Chapter Nineteen — Exponential Functions

The Humongous Book of Algebra Problems

433

Exponential Growth and Decay

Use f(t) = Ne

kt

to measure things like population

Note: Problems 19.36–19.39 refer to the laboratory experiment described here.

19.36 A group of scientists conduct an experiment to determine the effectiveness

of an agent designed to accelerate the growth of a speciﬁc bacterium. They

introduce 40 bacterial colonies into a growth medium, and exactly two hours

later the number of colonies has grown to 200. In fact, the number of colonies

grows exponentially for the ﬁrst 5 hours of the experiment.

Design a function f(t) that models the number of bacterial colonies t hours

after the experiment has begun (assuming 0 ≤ t ≤ 5) that includes constant of

proportionality k.

A population exhibiting exponential growth, or exponential decay, is modeled

using the function f(t) = Ne

kt

. The variables in the formula are deﬁned as

follows: N = original population (in this case N = 40 colonies), t = number of

hours elapsed, and k = the constant of proportionality.

f(t) = 40e

kt

Note: Problems 19.36–19.39 refer to the laboratory experiment described in Problem 19.36.

19.37 Calculate k.

Exactly t = 2 hours after the start of the experiment, the number of bacterial

colonies was f(2) = 200. Substitute t = 2 and f(2) = 200 into the population

model f(t) = 40e

kt

from Problem 19.36.

Isolate the exponential expression on the right side of the equal sign.

Solve for k by taking the natural logarithm of both sides of the equation.

Exponential

growth is

observed only for

the rst 5 hours,

so t can’t be higher

than 5; t can’t be

below 0 because the

experiment begins

at time t = 0.

Don’t try

to guess what k

is or plug a number

from the original

problem in for k. You

almost always have to

calculate k based on

the given information,

which is exactly

what you do in

Problem 19.37.

Chapter Nineteen — Exponential Functions

The Humongous Book of Algebra Problems

434

Note: Problems 19.36–19.39 refer to a laboratory experiment described in Problem 19.36.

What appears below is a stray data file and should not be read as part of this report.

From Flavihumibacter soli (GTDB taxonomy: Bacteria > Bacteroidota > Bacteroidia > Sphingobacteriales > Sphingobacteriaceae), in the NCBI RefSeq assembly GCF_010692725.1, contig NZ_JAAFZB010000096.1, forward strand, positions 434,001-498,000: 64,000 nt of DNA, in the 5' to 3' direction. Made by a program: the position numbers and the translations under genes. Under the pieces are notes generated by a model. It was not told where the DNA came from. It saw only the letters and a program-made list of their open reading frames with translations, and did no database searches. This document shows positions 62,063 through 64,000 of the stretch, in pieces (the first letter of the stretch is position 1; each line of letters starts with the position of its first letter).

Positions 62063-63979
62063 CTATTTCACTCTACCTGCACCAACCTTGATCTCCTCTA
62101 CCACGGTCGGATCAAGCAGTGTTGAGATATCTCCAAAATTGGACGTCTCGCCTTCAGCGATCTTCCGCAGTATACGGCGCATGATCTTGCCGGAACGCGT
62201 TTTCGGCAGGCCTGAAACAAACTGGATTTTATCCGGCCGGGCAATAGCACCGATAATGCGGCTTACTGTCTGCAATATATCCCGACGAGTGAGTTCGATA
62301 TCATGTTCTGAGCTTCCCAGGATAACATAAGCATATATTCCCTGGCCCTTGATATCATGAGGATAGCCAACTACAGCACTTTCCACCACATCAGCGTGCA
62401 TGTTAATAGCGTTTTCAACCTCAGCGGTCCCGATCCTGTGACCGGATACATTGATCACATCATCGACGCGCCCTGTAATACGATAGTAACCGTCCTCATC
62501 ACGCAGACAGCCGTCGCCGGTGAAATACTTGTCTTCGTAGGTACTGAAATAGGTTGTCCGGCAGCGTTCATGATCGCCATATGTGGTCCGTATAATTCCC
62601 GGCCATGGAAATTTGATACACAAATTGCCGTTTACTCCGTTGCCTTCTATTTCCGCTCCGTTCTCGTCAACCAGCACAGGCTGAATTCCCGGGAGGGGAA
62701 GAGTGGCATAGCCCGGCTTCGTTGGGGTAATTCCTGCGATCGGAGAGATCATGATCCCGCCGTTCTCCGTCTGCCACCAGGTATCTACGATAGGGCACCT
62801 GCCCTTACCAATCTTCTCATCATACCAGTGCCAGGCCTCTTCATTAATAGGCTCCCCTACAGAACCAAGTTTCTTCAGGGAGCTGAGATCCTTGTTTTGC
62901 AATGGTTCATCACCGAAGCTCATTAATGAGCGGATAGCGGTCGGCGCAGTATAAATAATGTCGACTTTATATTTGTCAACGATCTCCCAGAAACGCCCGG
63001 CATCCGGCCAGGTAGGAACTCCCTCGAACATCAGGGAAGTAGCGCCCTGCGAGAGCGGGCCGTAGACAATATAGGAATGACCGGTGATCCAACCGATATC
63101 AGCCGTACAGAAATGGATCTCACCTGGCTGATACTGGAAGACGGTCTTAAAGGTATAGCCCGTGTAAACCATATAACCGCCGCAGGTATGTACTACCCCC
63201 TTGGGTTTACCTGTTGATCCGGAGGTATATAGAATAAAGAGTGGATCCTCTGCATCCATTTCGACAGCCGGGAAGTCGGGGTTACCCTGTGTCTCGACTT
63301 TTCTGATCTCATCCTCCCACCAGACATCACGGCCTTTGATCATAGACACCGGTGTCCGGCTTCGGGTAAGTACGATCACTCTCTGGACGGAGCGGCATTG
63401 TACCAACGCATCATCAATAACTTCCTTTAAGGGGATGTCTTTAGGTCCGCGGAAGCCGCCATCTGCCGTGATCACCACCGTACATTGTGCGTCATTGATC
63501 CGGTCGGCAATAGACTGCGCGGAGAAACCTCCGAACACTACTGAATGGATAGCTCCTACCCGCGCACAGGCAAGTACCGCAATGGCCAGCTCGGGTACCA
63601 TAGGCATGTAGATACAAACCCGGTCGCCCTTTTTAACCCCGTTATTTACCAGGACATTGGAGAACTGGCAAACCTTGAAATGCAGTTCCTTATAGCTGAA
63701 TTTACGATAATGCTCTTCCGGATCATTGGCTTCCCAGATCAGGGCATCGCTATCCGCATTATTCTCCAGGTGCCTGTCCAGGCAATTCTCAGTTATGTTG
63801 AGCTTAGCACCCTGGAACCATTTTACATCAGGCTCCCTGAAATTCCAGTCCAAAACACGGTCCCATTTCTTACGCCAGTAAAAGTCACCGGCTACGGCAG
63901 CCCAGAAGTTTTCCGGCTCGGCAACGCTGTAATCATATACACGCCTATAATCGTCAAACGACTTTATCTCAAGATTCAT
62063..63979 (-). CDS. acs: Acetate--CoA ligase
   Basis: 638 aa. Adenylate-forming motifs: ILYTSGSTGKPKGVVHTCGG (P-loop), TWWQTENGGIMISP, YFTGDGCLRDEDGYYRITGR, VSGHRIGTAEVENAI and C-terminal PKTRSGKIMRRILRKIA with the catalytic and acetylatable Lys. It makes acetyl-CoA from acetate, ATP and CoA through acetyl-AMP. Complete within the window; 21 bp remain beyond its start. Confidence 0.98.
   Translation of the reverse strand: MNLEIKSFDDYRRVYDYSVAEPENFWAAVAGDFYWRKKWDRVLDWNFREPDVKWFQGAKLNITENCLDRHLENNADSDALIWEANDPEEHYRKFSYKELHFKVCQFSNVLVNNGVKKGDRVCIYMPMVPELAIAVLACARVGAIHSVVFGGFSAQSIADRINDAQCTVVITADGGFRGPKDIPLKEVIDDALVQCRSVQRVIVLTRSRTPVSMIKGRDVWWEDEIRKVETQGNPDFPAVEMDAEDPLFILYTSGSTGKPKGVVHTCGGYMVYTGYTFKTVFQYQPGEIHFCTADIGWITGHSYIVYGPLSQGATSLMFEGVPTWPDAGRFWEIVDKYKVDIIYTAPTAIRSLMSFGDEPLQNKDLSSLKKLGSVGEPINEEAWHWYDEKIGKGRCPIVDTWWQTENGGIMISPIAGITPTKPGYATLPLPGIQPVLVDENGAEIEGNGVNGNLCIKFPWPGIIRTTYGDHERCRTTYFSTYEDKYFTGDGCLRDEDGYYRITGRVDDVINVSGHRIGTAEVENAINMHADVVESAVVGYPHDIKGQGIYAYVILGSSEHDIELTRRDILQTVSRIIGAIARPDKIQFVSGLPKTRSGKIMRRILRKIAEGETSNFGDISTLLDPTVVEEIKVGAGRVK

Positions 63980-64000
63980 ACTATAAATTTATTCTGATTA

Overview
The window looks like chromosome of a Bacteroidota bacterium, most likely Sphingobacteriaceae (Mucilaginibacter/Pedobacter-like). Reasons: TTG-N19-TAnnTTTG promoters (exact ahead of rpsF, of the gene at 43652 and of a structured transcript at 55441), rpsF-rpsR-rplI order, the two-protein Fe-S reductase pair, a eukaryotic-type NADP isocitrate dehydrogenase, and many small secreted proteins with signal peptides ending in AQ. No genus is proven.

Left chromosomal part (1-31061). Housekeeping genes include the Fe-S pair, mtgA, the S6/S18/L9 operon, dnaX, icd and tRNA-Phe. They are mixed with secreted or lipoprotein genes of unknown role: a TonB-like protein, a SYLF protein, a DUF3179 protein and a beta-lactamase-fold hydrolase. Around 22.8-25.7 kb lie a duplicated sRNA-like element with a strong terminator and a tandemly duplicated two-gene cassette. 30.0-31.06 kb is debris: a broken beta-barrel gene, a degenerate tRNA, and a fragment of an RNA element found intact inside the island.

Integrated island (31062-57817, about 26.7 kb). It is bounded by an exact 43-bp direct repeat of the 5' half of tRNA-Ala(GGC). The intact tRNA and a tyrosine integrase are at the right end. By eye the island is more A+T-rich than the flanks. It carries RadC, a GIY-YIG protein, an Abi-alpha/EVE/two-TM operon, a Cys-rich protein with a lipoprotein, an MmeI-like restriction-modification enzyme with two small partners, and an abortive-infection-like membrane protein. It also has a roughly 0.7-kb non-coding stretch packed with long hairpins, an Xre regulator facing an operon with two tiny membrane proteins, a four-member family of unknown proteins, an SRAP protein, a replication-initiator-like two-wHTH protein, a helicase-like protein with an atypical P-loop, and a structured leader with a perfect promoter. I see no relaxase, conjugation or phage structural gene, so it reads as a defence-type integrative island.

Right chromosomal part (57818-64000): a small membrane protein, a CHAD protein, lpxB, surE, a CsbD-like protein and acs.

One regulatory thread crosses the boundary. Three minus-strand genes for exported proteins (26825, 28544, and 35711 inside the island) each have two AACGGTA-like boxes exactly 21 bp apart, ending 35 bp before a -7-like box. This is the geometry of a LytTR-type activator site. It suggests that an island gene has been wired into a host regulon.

19.38 Calculate the number of colonies that were present 5 hours after the

experiment began, rounding the answer to the nearest whole number.

According to Problem 19.37, . Substitute k into the population model

deﬁned in Problem 19.36.

Evaluate f(5).

Use a calculator to calculate the exponent of e: .

After 5 hours, the 40 original colonies have grown to 2,236 colonies.

Note: Problems 19.36–19.39 refer to a laboratory experiment described in Problem 19.36.

19.39 Approximately how many minutes does it take the bacterial colonies to grow in

number from 40 to 120? Round the answer to the nearest whole minute.

According to Problem 19.38, the population is modeled by the function

. Calculate t when f(t) = 120.

Eliminate the natural exponential function by taking the natural logarithm of

each side of the equation.

To calculate

the population 5

hours after the

experiment starts,

substitute t = 5 into

the population model.

Multiply

both sides of

the equation by the

reciprocal of this

number to solve

for t.

Chapter Nineteen — Exponential Functions

The Humongous Book of Algebra Problems

435

Convert t ≈ 1.365212389 hours into minutes.

60(1.365212389) ≈ 81.91274334

There were a total of 120 bacterial colonies approximately 82 minutes after the

experiment began.

Note: Problems 19.40–19.43 refer to the radioactive decay of carbon-14.

19.40 Upon the death of an organism, the amount of carbon-14 present in that

organism decays exponentially, with a half-life of approximately 5,730 years.

Construct a function g(t) that models the amount of carbon-14 present in an

organism t years after its demise, including the constant of proportionality

accurate to eight decimal places.

Apply the exponential growth and decay formula g(t) = Ne

kt

, such that N = the

original amount of carbon-14 in the living organism. According to the problem,

carbon-14 has a half-life of 5,730 years. Therefore, when t = 5,730, .

Substitute t and g(t) into the function and solve for k.

Multiply both sides of the equation by to isolate the exponential expression.

Take the natural logarithm of both sides of the equation to isolate k.

Substitute k into g(t).

g(t) = Ne

–0.00012097t

There are

60 minutes in an

hour, so multiply t by

60 to calculate how

many minutes are in

1.365212389 hours.

Half-life

is the amount

of time it takes

something to decay

to half of its original

amount. Carbon-14

has a half-life of

5,730 years, so a 100

kg sample of carbon-

14 will decay to

100 ÷ 2 = 50 kg in

5,730 years.

The original version of

g(t): g(t) = Ne

kt

.

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